Factual and Procedural Background

It is reported that in December 2002, the plaintiff underwent a procedure to treat a brain aneurysm, which resulted in bleeding, a stroke, and significant physical and mental impairment. She subsequently filed a lawsuit against the defendant doctor and hospital, alleging that they provided substandard care and failed to obtain the plaintiff’s informed consent for the procedure. A doctor was called as an expert witness by the plaintiff to testify about the standard of care and informed consent. However, the trial court excluded his testimony on both issues, and the court granted summary judgment in favor of the defendants. The plaintiff appealed. On appeal, the appellate court reversed, and the defendants appealed the matter further.

The Court’s Review and Ruling:

On appeal, the primary issue before the court was the interpretation of Maryland’s 25 Percent Rule. This rule restricts expert witnesses from dedicating more than 25 percent of their professional activities to activities directly involving testimony in personal injury claims. The court ultimately determined that the plaintiff’s expert did not meet the requirements of the 25 Percent Rule and should not have been allowed to testify regarding the standard of care, reversing the intermediate court ruling. Continue Reading ›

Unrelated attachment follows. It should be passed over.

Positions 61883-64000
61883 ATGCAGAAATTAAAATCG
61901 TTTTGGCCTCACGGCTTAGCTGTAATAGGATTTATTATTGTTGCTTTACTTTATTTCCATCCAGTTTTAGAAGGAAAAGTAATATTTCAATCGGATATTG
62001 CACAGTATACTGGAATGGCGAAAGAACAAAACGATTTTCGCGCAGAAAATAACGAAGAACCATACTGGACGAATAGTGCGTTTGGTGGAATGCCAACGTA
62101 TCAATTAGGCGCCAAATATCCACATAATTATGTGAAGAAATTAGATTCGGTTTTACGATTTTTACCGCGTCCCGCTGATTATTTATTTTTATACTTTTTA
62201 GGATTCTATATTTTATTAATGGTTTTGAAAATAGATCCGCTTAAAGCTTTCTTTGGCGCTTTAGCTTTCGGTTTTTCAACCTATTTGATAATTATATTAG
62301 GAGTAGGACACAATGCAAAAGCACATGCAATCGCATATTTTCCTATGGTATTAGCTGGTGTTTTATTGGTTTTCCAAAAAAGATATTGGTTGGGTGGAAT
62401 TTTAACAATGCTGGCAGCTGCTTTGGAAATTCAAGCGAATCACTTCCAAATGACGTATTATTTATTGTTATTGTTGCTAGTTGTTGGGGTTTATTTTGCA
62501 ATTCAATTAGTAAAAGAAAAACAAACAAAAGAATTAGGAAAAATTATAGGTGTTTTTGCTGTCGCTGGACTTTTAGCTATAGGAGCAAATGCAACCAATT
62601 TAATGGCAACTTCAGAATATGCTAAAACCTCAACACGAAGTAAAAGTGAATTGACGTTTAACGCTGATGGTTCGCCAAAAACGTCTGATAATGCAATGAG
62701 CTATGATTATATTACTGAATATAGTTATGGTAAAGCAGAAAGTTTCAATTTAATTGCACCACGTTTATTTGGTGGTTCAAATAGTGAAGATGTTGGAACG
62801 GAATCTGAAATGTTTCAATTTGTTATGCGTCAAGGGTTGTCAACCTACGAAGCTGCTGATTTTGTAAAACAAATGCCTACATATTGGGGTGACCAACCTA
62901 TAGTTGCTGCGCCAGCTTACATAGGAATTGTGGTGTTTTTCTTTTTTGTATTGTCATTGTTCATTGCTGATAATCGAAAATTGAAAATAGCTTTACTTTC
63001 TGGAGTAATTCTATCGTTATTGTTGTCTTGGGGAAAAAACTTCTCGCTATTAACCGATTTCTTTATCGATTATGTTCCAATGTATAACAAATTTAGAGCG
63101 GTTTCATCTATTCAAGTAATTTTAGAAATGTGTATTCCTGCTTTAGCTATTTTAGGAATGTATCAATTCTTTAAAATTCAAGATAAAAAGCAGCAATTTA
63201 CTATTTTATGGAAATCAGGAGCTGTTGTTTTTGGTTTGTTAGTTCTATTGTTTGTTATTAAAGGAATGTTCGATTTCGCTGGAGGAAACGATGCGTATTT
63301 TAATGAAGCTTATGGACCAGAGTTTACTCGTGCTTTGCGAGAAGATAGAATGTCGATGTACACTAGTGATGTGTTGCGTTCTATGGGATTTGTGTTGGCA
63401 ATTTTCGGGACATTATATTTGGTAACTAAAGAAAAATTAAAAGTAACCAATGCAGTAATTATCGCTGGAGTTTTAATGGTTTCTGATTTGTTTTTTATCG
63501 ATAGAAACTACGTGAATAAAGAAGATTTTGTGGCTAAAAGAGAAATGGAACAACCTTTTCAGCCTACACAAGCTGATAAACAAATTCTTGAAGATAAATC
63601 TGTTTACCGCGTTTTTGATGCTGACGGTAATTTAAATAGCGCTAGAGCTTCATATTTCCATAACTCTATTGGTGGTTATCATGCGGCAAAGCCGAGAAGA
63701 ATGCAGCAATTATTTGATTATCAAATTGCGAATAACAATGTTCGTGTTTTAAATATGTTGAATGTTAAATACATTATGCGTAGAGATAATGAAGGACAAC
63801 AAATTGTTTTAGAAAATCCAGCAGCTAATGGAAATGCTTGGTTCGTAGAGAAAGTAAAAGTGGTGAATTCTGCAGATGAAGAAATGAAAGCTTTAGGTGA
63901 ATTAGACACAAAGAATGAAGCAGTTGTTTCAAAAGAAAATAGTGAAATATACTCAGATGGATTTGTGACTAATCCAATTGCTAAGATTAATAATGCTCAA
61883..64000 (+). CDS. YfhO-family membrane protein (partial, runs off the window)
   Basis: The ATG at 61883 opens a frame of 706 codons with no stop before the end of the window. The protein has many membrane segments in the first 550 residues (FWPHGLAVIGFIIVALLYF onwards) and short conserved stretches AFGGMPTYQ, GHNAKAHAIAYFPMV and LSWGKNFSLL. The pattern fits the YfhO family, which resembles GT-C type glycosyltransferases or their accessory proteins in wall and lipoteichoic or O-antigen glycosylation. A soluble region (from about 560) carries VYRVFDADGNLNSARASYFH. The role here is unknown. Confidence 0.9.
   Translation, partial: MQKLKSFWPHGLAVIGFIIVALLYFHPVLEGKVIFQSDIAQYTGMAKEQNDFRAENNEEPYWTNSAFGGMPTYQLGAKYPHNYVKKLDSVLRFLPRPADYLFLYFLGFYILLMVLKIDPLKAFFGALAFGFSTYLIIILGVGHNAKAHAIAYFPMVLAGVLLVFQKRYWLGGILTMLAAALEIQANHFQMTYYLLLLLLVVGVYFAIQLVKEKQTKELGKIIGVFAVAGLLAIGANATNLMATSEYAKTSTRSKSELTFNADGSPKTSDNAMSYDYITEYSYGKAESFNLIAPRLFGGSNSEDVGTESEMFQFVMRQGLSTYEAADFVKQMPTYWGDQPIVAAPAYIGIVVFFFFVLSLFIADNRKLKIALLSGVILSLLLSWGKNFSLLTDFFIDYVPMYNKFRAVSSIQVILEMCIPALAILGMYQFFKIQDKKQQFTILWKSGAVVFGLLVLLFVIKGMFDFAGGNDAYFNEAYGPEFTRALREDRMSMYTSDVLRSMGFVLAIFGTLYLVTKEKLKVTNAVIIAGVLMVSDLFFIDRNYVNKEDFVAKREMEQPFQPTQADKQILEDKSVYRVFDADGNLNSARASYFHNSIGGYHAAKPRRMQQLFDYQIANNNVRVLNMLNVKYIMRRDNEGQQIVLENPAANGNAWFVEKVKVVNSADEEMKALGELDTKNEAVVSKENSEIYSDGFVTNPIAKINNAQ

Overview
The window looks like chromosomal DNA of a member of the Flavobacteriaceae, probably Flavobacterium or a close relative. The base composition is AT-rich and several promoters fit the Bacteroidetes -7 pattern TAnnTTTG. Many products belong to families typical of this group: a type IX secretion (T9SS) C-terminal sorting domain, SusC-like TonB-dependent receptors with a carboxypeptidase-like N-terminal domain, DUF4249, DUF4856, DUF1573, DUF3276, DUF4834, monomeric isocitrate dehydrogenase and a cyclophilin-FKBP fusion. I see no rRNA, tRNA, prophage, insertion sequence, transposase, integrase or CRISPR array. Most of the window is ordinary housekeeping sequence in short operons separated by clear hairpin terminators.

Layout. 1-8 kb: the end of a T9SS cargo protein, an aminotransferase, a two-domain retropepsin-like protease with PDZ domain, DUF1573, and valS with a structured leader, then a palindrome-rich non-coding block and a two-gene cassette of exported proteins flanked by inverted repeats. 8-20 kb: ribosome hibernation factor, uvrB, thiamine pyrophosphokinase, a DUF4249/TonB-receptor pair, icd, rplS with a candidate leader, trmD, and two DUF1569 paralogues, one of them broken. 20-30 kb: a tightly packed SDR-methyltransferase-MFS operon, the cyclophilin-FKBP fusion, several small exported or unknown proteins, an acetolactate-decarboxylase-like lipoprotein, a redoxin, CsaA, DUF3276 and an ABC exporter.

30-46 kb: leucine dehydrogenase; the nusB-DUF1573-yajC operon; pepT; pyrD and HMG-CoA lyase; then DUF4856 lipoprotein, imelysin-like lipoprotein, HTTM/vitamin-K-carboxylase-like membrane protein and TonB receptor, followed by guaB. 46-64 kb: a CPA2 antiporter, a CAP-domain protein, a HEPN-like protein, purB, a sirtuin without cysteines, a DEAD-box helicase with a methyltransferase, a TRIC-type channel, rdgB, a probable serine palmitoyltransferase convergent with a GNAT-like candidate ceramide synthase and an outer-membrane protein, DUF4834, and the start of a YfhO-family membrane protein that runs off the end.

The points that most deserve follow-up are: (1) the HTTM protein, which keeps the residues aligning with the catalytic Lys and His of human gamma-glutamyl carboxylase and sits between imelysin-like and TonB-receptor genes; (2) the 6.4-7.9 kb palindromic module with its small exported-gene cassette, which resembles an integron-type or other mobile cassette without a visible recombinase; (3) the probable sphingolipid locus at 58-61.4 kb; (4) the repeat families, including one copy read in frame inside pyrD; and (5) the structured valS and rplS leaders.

In cases where doctors harm their patients, most often, the harm is unintentional. However, in some situations, a physician’s actions may be so egregious that they are considered deliberate. Typically, claims of deliberate indifference to a patient’s medical needs arise in the context of medical treatment provided to incarcerated individuals. It’s essential to recognize the distinctions between deliberate indifference and medical malpractice claims, as highlighted in a recent Maryland case. If you have been injured as a result of a doctor’s negligent or intentional actions, it is advisable to consult with a Maryland medical malpractice attorney to assess the potential claims you may be able to pursue.

Case Background

It is alleged that the plaintiff, who is housed in a federal facility in Maryland, filed a lawsuit against the defendant. He claimed, in part, that in July 2020, he injured his right knee while attempting to access the top bunk in his cell using a plastic chair provided to him. He alleged that despite seeking medical attention for over a year, he received minimal treatment, including Tylenol, and was promised referrals to providers that never materialized.  He also claimed that in July 2022, he was attacked by other inmates, aggravating his knee injury. His lawsuit asserted, among other things, that the defendant violated his Eighth Amendment rights by failing to provide timely and appropriate care for his knee condition. The defendant moved to dismiss his claims.

Deliberate Indifference Versus Medical Malpractice

The court granted the defendant’s motion. In doing so, the court explained that in order to establish a claim for denial of medical care under the Eighth Amendment, a plaintiff must demonstrate that the defendant’s actions or omissions were done with deliberate indifference to a serious medical need. Continue Reading ›